Prayer:  Holy One, we thank you for vaccines, for people who do research, and for those who work  in seemingly ordinary ways, but with extraordinary results. Please watch over our communities and our families. Help us to be steadfast. We look to you, to Christ, and to the Psalms and the writings of the prophets, knowing you are the one source of all. We thank you for literally holding us together and helping us to move forward.  May our world be healed.

May people say of our love:  
“They are are like trees planted by streams of water, which yield their fruit in its season, and their leaves do not wither. In all that they do they prosper.” Psalm 1:3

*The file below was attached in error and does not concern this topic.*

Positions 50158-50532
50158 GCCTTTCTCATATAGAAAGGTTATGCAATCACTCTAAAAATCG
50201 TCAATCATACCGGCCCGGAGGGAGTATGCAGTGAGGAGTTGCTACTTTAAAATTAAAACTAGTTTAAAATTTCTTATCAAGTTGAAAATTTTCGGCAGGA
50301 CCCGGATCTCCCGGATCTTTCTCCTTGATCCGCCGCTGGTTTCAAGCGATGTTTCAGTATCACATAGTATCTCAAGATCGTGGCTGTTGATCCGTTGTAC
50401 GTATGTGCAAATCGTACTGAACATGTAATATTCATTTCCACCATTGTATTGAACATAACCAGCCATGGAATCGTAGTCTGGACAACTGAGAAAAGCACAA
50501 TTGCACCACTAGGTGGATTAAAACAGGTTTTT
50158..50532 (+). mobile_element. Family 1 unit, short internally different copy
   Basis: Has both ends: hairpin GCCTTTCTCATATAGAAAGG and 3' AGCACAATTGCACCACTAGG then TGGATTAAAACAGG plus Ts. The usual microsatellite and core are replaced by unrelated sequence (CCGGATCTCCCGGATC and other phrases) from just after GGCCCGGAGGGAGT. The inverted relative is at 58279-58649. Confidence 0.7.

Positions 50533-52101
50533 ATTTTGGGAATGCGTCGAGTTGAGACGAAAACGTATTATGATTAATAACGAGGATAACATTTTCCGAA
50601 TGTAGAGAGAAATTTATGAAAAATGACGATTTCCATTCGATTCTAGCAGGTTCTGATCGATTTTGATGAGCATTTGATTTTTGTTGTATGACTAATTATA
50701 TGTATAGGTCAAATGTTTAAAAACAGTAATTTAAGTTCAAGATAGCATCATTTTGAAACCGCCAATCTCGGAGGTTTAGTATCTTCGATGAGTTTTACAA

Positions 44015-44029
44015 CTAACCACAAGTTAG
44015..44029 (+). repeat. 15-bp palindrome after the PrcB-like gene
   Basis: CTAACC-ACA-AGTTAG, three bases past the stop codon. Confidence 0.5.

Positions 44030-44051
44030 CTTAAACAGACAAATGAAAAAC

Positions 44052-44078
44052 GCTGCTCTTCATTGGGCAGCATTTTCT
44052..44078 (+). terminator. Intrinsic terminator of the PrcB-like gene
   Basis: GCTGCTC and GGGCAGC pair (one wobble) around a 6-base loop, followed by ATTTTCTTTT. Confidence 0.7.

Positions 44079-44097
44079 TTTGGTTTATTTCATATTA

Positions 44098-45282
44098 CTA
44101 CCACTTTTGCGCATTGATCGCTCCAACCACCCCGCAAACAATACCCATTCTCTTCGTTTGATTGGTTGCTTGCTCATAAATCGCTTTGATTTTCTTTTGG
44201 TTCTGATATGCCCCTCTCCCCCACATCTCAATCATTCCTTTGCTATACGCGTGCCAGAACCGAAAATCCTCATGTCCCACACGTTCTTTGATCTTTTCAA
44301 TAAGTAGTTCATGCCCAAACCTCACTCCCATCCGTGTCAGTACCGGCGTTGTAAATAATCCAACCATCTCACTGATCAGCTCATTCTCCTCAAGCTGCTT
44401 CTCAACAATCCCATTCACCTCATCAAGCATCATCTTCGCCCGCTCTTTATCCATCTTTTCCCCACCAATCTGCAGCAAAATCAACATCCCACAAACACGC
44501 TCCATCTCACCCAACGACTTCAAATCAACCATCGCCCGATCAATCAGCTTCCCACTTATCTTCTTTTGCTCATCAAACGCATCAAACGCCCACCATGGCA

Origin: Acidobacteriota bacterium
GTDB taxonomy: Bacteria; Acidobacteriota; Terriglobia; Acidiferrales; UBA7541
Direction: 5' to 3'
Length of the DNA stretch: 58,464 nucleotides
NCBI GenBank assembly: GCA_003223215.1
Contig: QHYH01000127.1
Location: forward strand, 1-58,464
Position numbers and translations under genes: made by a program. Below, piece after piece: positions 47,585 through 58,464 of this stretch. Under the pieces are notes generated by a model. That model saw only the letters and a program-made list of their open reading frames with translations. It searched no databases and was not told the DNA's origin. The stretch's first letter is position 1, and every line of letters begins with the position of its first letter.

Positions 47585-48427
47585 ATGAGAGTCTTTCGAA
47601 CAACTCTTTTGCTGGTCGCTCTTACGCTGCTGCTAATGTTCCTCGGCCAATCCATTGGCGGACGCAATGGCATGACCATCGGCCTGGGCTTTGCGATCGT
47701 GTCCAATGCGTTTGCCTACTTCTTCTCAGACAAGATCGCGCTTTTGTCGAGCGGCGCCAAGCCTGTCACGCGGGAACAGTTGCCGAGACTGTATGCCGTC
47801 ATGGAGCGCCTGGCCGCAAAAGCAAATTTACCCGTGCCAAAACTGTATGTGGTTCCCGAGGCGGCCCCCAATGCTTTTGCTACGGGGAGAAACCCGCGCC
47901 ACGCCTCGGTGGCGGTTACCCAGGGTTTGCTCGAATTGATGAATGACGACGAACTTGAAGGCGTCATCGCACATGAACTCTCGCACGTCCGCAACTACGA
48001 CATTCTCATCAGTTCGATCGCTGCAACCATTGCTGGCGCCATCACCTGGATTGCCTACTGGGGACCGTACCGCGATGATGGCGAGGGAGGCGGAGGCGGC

In gratitude we pray, Amen.  

Sunday is Pentecost! Come join us!

Rev. Sue Ann

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The Narrow Gate

We live in a society that places a high value on “keeping our options open.” The risk of missing something just seems too great. Yet, eventually, we do have to narrow our choices. This is one lesson of the pandemic when all of us experienced limited choices. In Matthew 7:13 we are told that Jesus said, “Go in through the narrow gate. The gate that leads to destruction is broad and the road wide, so many people enter through it. But the gate that leads to life is narrow and the road difficult, so few people find it.”  I love this passage, but I also struggle with it. I believe in God’s world there is room for all and that we will all find the way.  Yet, I also realize we must be willing to be guided, and our notion that we can do what we want with no consequence is not a reliable compass. 

This morning I came across this passage that helps me understand the narrow gate a little more: